While I was working on the gray socks, I finally figured out how to use the Magic Loop method. I got myself a very long circular needle, and the socks I'm working on now are being worked that way. I'll post them when I'm done.  In any event, I do believe I can cross off ol' no.73 from the Life List. We'll take another stab at the sweater later on. I wound up taking the whole thing apart because I got mad at it. I have to make some sort of plan of attack for the sleeves before I get there next time, because the book is awfully vague when it comes to the sleeves. Mom agrees. She worked another sweater from the same book, and the instructions just seemed to fall apart when it got to talking about the sleeves. I don't understand it. The author was so detailed up to that point, then she just tailed off. I think perhaps I've gotten spoiled by the instructions at  Those patterns are all very informative and well-written. Maybe it's made me expect too much of other writers.

Well, that's enough yarn-talk for now. Time to get back to knitting.  And yes, I really am working with wool in this heat (it's supposed to come pretty close to 100 degrees here today), with no air-conditioning. I have fans running all over the house, with one aimed directly at me. I think we'll be okay. Sophie's upstairs on the bed, directly under the ceiling fan. While I'm thinking about it, I should probably go up and make sure I've turned that one all the way up. Though if she were uncomfortable, I'm sure I'd be told about it. She is not shy, my Sophie.

Sunday, July 01, 2012


About two weeks ago, the only locally owned and operated movie house/theater in my town reran a showing of the National Theatre (of London)'s broadcast of Frankenstein. It originally aired a year ago, and people liked it so much that they sent it out again. It was directed by Danny Boyle (the man who did Trainspotting, Shallow Grave, 28 Days Later, Slumdog Millioniare -- apparently he started in theater before directing movies). It stars Benedict Cumberbatch and Johnny Lee Miller as the Creature and Doctor Frankenstein.  Here's the first cool thing: both men play both parts. They switch roles nightly. The recording I saw had Benedict Cumberbatch as the Creature and Johnny Lee Miller as the Doctor, but I think I read somewhere that they recorded it the other way 'round too. Now I want to see that one, because I'd like to see what choices each made in playing the other role.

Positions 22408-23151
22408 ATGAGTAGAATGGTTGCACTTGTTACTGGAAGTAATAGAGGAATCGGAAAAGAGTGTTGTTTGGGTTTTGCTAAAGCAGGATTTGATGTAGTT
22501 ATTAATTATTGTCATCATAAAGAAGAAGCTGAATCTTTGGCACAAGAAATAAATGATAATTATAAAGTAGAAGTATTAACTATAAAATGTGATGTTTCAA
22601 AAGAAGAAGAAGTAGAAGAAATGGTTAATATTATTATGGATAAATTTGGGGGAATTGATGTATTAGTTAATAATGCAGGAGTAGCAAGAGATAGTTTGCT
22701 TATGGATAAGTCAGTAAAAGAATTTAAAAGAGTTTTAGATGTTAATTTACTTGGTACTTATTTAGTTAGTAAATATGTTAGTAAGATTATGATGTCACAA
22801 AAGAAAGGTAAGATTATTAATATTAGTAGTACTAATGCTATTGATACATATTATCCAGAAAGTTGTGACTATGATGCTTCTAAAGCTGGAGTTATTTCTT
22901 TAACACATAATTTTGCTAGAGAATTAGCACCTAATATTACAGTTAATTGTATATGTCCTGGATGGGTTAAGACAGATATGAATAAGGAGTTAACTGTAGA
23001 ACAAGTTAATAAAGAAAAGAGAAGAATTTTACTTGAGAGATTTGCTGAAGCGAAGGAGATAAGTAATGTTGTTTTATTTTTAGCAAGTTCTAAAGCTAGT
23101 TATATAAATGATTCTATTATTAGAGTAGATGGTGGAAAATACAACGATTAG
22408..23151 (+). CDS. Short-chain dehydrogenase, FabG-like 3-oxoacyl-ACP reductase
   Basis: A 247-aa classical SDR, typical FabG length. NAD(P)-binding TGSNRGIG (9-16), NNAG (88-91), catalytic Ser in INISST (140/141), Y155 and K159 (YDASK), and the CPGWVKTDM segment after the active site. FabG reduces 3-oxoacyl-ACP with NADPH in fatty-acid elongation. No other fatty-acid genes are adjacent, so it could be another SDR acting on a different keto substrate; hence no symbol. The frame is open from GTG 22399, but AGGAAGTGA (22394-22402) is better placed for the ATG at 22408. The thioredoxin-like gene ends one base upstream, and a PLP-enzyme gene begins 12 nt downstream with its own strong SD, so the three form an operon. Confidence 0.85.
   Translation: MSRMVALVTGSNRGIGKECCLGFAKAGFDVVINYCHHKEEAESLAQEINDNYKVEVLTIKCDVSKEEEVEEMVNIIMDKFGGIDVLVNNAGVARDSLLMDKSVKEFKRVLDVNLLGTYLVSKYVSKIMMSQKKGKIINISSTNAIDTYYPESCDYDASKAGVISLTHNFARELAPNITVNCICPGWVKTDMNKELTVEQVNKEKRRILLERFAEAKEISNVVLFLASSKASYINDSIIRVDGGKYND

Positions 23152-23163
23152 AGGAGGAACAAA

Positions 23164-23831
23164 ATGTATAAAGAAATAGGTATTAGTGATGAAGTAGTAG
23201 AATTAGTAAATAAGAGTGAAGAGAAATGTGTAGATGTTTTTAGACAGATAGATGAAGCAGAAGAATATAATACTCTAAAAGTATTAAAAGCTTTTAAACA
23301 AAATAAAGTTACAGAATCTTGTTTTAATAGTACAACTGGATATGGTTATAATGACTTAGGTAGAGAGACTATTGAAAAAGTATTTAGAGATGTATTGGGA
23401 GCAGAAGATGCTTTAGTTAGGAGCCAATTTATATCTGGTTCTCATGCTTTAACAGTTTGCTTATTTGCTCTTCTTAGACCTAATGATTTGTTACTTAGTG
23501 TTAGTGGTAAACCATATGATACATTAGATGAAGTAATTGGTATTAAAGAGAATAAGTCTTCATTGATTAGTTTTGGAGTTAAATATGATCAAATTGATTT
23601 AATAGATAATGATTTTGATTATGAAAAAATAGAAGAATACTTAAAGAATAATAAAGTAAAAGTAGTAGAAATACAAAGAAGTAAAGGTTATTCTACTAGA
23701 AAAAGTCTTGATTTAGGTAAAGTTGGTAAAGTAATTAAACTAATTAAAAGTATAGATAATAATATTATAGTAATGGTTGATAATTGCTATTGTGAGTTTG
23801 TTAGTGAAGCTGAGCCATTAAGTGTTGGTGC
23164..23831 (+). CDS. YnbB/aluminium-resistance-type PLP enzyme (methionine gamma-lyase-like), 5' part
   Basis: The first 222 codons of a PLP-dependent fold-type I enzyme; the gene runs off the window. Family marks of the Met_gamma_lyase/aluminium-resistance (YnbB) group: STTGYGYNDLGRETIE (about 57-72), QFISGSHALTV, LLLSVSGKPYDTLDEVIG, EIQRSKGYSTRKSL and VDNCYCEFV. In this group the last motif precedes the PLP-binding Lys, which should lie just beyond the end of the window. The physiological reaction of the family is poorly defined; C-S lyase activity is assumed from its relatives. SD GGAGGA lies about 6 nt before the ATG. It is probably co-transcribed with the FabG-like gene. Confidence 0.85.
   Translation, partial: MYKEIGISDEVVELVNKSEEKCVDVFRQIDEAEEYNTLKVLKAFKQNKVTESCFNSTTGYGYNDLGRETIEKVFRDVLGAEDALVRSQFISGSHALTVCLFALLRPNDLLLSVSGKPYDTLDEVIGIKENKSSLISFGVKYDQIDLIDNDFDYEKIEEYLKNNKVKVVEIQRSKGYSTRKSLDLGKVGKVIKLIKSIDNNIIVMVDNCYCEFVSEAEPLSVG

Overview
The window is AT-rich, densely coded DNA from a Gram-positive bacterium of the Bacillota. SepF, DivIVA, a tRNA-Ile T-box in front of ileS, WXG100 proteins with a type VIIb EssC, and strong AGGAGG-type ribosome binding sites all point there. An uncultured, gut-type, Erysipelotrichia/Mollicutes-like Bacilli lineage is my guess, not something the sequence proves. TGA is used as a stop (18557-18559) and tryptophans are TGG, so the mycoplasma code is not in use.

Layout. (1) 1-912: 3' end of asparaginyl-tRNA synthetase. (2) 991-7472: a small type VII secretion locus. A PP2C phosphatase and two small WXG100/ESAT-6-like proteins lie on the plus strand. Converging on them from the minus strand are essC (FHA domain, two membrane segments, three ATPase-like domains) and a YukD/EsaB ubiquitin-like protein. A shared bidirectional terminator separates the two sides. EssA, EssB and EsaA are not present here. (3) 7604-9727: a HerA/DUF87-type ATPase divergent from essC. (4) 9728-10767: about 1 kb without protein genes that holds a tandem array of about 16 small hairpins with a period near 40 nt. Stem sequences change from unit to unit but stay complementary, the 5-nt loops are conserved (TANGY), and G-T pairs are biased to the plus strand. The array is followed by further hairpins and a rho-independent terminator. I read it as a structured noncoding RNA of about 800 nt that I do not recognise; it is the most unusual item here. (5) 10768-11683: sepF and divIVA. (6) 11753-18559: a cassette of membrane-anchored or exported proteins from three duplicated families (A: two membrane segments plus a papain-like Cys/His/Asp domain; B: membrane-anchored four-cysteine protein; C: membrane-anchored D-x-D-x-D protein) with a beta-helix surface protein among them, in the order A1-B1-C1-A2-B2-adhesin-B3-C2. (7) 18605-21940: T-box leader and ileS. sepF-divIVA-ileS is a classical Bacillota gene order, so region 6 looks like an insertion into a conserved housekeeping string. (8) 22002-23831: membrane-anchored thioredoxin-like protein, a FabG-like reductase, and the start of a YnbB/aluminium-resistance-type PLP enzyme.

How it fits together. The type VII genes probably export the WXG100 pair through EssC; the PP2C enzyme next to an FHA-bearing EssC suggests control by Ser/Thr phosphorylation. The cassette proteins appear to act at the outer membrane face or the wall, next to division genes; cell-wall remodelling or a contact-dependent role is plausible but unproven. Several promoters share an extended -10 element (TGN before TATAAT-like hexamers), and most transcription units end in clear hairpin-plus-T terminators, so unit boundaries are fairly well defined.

What struck me (and continues to strike me, two weeks later) is how relevant this story still is. It raises questions about whether we should meddle with nature, whether we should do things just because we can, and what responsibilities we have to the things we create. Also, it pointed out to me how we still react with fear to things we don't understand, and how that fear usually turns quite quickly to anger and violence. If the Creature hadn't looked so ghastly, he wouldn't have been treated so cruelly by everyone who laid eyes on him. And if he'd met with more kindness, he wouldn't have acted the way he did.  He said it himself in the play, when he speaks to Dr. Frankenstein of reading Paradise Lost: "I know I should identify with Adam, but it's Satan I feel closer to. Cast out of heaven for being himself." Or something like that. As I said, it's been two weeks, and I have no recording with me to go back to for the exact line.

I am also blown away that the story sprang from the mind of a girl of 19, living in a time and place when most women of her age and station were expected to sit quietly and embroider. Granted, she had an unusual upbringing and was surrounded by extraordinarily unconventional people. But can you just imagine if the rest of the women of that time had been given free rein to learn, to question, to write, to paint, generally to do what they wanted? How many more amazing things would we have to marvel at?

I think I need to go read the book, now. I want to make sure that everything I saw was from Mary Shelley, not just interpreted by a 21st century playwright.

Side note: I really like this trend of beaming live theater and opera worldwide. There are things I'd never get to see if they didn't do this. I would never have realized I do in fact like opera, now that they caption it so that I can read what's being sung.

Added later: I've found a trailer for the performance on YouTube. So you can see at least a little of what I saw.